How to calculate Bayes Factor for t-test (equality of two means) with non-normal data?

There are two samples: $x_1, x_2,\ldots, x_{n_1}\sim f$ and $y_1, y_2,\ldots, y_{n_2}\sim g$ (cases of $f$ and $g$ are specified below)

The hypothesis I'd like to check is $H_0: \mu_1 = \mu_2$. For this particular hypothesis I wish to calculate BF.

The choice of prior is one thing, but the other (now more bugging me) is what likelihood function I should slot in into the numerator of Bayes Factor:

$\int L(\mu_1, \mu_2\mid x_1,x_2,\ldots,x_{n_1}, y_1, y_2,\ldots,y_{n_2}) \pi(\mu_1,\mu_2) d\mu_1 d\mu_2$

There are two different cases of data distributions:

  1. $x_1, x_2,\ldots, x_{n_1}\sim Exp(\lambda_1)$ and $y_1, y_2,\ldots, y_{n_2}\sim Exp(\lambda_2)$ (same distribution families)
  2. $x_1, x_2,\ldots, x_{n_1}\sim Exp(\lambda_1)$ and $y_1, y_2,\ldots, y_{n_2}\sim Normal(\mu_y, \sigma_y)$ (different distribution families)
  3. $x_1, x_2,\ldots, x_{n_1}\sim f $ and $y_1, y_2,\ldots, y_{n_2}\sim g$ (not in a closed-form distribution, different families)

1. is Bayes Factor calculated based on likelihood directly from data? Some calculators use the difference in means (Dienes) and some use t-statistics (Gonen; Rouder). The problem is that these calculator are designed for normal datasets.
2. in the second and third case, should I use kind of bootstrap likelihood? Also which or what bootstrap likelihood for what parameter then?

There is also fourth case:
4. $x_1, x_2,\ldots, x_n\sim N(\mu_1, \sigma_1)$ and $y_1, y_2,\ldots, y_n\sim N(\mu_2, \sigma_2)$ (same distribution families), but the answer is already here (link) but the solution can't be transferred on the cases above.

  • $\begingroup$ ...equality of means, I'll correct the question. I already read your book, chapter 2 (normal models). $\endgroup$ Dec 4, 2016 at 16:09

1 Answer 1


If you follow the standard textbooks, the definition of the Bayes factor relies directly on the likelihood function, as e.g. in my book:

Definition 5.1 The Bayes factor is the ratio of the posterior probabilities of the null and the alternative hypotheses over the ratio of the prior probabilities of the null and the alternative hypotheses, i.e., $$ \mathfrak{B}^\pi_{01}(\mathbf{x}) = {P(\theta \in \Theta_ 0\mid \mathbf{x}) \over P(\theta \in \Theta_1\mid \mathbf{x})} \bigg/ {\pi(\theta \in \Theta_ 0) \over \pi(\theta \in \Theta_ 1)}. $$ where $\Theta_ 0$ corresponds to the parameter set under the null hypothesis and $\Theta_ 1$ to the parameter set under the alternative hypothesis.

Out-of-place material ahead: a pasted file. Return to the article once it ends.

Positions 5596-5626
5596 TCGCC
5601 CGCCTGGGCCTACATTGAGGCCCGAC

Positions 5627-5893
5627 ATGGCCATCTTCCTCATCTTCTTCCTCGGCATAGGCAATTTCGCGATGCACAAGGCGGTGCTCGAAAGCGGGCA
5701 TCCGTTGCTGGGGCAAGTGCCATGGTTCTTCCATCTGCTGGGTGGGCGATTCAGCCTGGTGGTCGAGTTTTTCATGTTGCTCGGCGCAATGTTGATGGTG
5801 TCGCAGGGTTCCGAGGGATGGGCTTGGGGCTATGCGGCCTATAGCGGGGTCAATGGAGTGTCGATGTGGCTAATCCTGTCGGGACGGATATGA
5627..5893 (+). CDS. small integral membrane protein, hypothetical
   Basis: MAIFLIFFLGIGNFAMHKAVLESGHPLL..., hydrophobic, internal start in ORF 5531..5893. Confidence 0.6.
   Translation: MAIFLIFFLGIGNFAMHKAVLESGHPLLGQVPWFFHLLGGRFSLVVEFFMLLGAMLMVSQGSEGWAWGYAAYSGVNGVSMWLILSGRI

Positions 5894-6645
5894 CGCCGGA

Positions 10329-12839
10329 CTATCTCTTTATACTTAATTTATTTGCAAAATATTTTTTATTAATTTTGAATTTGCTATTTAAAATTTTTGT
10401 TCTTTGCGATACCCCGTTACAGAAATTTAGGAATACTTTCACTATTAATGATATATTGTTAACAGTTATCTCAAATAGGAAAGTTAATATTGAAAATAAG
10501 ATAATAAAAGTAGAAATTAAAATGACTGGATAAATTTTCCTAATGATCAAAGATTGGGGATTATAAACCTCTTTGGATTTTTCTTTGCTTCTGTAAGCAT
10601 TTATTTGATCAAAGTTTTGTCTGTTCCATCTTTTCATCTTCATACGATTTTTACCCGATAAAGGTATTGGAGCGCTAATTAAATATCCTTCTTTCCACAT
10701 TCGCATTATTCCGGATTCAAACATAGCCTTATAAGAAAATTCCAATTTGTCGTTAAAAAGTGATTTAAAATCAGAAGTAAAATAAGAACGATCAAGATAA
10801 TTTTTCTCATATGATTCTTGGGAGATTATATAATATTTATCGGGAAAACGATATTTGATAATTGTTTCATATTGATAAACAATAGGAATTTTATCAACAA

It can be more easily rewritten as the ratio of marginal likelihoods $$\mathfrak{B}^\pi_{01}(\mathbf{x}) = \dfrac{\int_{\Theta_0} f(\mathbf{x}|\theta) \pi_0(\theta)\, \text{d}\theta}{\int_{\Theta_1} f(\mathbf{x}|\theta) \pi_1(\theta)\, \text{d}\theta}$$which requires the definition of two priors, one on $\Theta_0$ and one on $\Theta_1$ as usually $\Theta_0$ is of measure zero under $\pi_1$.

In your setting,

  1. the null set is$$\Theta_0=\{(\mu_1,\mu_2);\ \mu_1=\mu_2\}$$which is the diagonal of $\Theta_1$;
  2. the likelihood is$$f(\mathbf{x}|\theta)=\prod_{i=1}^{n_1} f^1(x_i|\mu_1)\,\prod_{j=1}^{n_2} f^2(y_j|\mu_2)$$if there are no nuisance parameters in the distributions of either sample;

[as already indicated in a previous answer]

Hence, this formulation applies to your cases 1., 2., and 4. However, there is no generic solution when $f$ and $g$ are unknown distributions. Building a genuine non-parametric Bayesian resolution in this case would prove a challenge.

"...should I use kind of bootstrap likelihood? Also which or what bootstrap likelihood for what parameter then?"

If the distributions $f$ and $g$ are unknown, using such a substitute will have a major impact on the numerical value of the marginal likelihoods, and hence on the decision backed by the Bayes factor, if any. The Bayes factor will reflect and be determined by the tail behaviour of the approximations, not of the original likelihoods.

  • $\begingroup$ Why $\pi(\theta)$ disappeared from right side of the likelihood equation? $\endgroup$ Dec 4, 2016 at 18:21
  • 1
    $\begingroup$ uff... still I can't sit back and do nothing, when I have no closed-form distributions $f,g$ - even you do some Approximate Bayesian Computation (ABC) with no A, so I thought that probably I could follow those steps, is it sensible? $\endgroup$ Dec 4, 2016 at 18:28
  • $\begingroup$ (+1) Yes, if the distributions $f$ and $g$ are known and available for simulation, a form of ABC or other (A)BC like synthetic likelihood can be considered. I however suggest massive caution when interpreting a Bayes factor based on such replacements. $\endgroup$
    – Xi'an
    Dec 4, 2016 at 18:30

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